Schumer and Apatow make raunchy feel classy in their hilarious big-screen collaboration.
Judd Apatow and Amy Schumer‘s Trainwreck is an odd little thing. How does a movie so raunchy and brash ultimately turn out to be one of the most polished, classiest comedies of the year? Seems these two comedy juggernauts are the only ones in on the secret. Trainwreck‘s only rival is Paul Feig and Melissa McCarthy‘s Spy, a movie whose humor works very well, but lacks the discipline and sophistication of the former’s more socially aware material.
Yes, I said sophistication, and yes, Trainwreck sees Schumer tearing through Manhattan on a boozy sex rampage, with most of the humor stemming from calamitous events involving her nether region. This is the same well-crafted gross-out humor that rocketed Schumer to the front of the mainstream media line, the stuff that fuels her eminently popular show, Inside Amy Schumer. Her charm is her fearlessness and willingness to make herself look like an ass, as long as we know she’s being completely honest with us. It’s a winning formula, and one she employs to great success in her big-screen collaboration with Apatow.
Schumer, as she’s liable to do, plays a variation of herself (her character’s name is Amy) in the conventionally-plotted rom-com, which she wrote herself. Rabid sex monster Amy Townsend’s origin story is dispensed with quickness in the film’s opening: in a flashback to her childhood, we see her father (perennial grump Colin Quinn) explaining to she and her sister (played later by Brie Larson) that monogamy is for fools. Hence, Amy’s adult life has been defined by reckless sexcapades rather than traditional romantic pursuits. She’s got a steady boyfriend (an inexplicably hilarious John Cena), but he’s just there to take her to the movies and share the occasional meal with; she gets her rocks off with other men all the time, unbeknownst to the lovable muscle-head. (One of the movie’s biggest laughs belongs to Cena, whose ambiguously gay character intimidates another man by growling, “You know what I do to assholes! I lick ’em!”)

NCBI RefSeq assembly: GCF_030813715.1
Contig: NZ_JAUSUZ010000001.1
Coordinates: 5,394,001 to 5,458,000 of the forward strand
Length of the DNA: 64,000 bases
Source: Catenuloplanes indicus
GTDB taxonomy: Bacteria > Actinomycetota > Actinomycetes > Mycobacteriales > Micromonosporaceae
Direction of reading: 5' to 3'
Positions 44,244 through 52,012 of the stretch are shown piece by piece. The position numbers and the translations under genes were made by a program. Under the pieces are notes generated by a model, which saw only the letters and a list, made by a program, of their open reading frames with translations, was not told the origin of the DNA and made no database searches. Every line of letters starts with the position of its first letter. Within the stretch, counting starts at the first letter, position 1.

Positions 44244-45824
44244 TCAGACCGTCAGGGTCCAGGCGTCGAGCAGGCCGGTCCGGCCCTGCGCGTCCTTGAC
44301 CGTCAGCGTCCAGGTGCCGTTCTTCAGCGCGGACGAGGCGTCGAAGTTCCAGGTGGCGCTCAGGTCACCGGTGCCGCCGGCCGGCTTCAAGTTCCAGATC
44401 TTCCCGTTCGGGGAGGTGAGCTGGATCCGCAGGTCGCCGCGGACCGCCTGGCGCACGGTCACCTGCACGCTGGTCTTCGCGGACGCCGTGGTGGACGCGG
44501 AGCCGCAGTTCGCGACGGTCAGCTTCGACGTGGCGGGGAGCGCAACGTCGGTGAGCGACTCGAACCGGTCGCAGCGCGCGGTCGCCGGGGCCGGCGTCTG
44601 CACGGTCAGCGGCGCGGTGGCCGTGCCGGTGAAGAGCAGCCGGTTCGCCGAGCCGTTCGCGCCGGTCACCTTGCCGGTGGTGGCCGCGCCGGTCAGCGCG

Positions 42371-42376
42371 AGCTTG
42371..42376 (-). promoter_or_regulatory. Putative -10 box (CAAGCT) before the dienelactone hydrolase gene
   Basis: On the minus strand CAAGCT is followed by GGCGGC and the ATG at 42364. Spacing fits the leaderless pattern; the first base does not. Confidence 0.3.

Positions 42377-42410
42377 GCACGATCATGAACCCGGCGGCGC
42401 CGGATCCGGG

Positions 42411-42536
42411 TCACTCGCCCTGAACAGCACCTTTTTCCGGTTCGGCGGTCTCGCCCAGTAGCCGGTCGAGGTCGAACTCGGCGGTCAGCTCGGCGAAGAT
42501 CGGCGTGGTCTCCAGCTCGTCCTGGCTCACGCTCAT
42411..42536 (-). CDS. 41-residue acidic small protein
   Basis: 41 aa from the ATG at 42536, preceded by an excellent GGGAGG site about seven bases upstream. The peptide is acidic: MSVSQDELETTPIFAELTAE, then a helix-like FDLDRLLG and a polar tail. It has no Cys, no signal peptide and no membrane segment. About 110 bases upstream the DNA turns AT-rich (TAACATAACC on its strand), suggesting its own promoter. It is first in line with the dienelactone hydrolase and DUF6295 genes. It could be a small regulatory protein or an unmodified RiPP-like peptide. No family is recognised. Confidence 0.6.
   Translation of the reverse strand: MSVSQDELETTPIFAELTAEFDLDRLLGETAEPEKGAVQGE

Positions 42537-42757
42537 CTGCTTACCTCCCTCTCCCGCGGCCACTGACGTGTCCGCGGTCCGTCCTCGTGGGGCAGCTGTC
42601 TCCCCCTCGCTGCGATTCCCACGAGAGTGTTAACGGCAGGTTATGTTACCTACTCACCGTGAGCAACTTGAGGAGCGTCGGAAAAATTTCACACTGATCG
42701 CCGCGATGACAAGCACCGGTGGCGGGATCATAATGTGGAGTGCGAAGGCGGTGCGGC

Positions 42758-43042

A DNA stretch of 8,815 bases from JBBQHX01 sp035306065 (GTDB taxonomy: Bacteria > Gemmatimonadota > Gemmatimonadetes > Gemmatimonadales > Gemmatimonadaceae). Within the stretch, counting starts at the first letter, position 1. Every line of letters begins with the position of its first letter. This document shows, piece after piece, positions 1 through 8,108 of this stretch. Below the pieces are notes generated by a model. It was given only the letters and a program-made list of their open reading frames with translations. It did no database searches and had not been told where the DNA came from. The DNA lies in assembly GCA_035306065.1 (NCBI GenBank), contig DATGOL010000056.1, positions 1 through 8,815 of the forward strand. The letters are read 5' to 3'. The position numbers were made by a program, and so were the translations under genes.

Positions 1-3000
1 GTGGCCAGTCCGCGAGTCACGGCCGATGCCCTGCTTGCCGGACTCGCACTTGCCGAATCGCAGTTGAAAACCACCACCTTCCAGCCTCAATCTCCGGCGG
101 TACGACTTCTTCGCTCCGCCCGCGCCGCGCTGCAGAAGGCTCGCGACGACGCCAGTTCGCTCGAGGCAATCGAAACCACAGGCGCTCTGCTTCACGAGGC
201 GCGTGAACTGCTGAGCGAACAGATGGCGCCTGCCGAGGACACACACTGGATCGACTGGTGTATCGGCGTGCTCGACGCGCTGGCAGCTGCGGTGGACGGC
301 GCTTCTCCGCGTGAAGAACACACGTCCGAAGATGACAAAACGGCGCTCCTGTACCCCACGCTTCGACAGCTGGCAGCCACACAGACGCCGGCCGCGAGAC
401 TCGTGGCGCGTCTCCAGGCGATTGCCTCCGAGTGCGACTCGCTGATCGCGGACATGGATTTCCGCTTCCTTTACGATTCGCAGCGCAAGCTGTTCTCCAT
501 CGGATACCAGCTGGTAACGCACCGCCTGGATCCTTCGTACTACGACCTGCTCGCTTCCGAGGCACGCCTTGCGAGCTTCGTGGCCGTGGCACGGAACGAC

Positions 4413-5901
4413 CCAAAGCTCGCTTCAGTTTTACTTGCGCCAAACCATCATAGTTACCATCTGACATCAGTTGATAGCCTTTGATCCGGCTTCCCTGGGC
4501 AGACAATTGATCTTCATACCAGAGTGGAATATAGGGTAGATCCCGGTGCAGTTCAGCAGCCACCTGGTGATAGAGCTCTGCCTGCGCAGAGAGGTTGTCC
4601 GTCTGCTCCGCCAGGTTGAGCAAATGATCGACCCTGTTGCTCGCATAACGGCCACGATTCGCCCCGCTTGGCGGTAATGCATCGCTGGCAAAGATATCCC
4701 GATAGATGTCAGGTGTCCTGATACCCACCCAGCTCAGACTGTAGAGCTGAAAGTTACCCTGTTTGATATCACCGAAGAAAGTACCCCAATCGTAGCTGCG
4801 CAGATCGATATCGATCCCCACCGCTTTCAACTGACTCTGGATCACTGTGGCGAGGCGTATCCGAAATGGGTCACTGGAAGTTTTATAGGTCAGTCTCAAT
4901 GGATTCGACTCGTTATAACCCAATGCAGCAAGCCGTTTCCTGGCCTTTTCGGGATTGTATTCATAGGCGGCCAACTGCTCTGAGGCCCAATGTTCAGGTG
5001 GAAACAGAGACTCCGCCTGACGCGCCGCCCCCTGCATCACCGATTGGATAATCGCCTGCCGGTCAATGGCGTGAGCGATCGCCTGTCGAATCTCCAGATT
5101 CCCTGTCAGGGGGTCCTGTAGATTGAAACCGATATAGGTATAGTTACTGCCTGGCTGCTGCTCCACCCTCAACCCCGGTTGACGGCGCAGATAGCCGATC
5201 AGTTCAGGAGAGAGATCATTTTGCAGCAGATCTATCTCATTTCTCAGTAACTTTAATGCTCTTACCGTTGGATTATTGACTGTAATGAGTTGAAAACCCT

She works at a faux-classy magazine called S’Nuff, her editor a wickedly egocentric witch played by Tilda Swinton (whose character work has been fantastic of late). Her latest assignment is to do a profile on sports doctor Aaron Connors (Bill Hader), whose clientele includes Lebron James and Amar’e Stoudemire (both of whom play themselves, to moderate amusement). As you’ve probably guessed by now, Hader’s character turns out to be “the one,” the guy who finally convinces Amy to give monogamy a go. Their relationship hits some snags when Amy’s demons (sibling jealousy, deceased mom, dad-instilled bad attitude) compel her to reject Aaron’s affection, but things work out in the end, because Apatow.
The classic rom-com formula is represented here without deviation, but the movie works because it’s all just a frame for Schumer’s personality and charisma, which is rich and colorful enough to carry any plot, even unimaginative ones, to success. Moment to moment, she’s crazy funny, from her line delivery, to her facial expressions, to her self-deprecating physical humor. As in her other work, her social commentary sneaks up on you. While having tea with her sister’s prudish, soccer-mom friends, one woman confides that she has yet to explain to her son what gay people are. With a priceless look of befuddlement, Amy interjects: “Well…they’re people.”
Celebrity cameos, if anything, are the movie’s achilles heel. Some work (Cena), some don’t (James), but there are just so goddamn many of them stuffed in there that the movie threatens to combust under all the pressure. A moronic intervention scene including unfunny cameos by Matthew Broderick and Marv Albert is egregious, but not nearly as bad as a shoehorned fake arthouse movie-within-the-movie starring Marisa Tomei and Daniel Radcliffe, who’s only thrown in there to make Potter fans squeal.
Schumer and Hader bring the movie back to life whenever they share the screen, however. They glide in and out of tone with grace and synchronicity, and unlike a lot of rom-com couples, their arguments feel just as real as their romantic exchanges. Apatow and Schumer, despite their reputations as champions of crude humor, are storytellers of taste and restraint. They’re never cruel to us or their characters, and that discipline is what sets Trainwreck apart.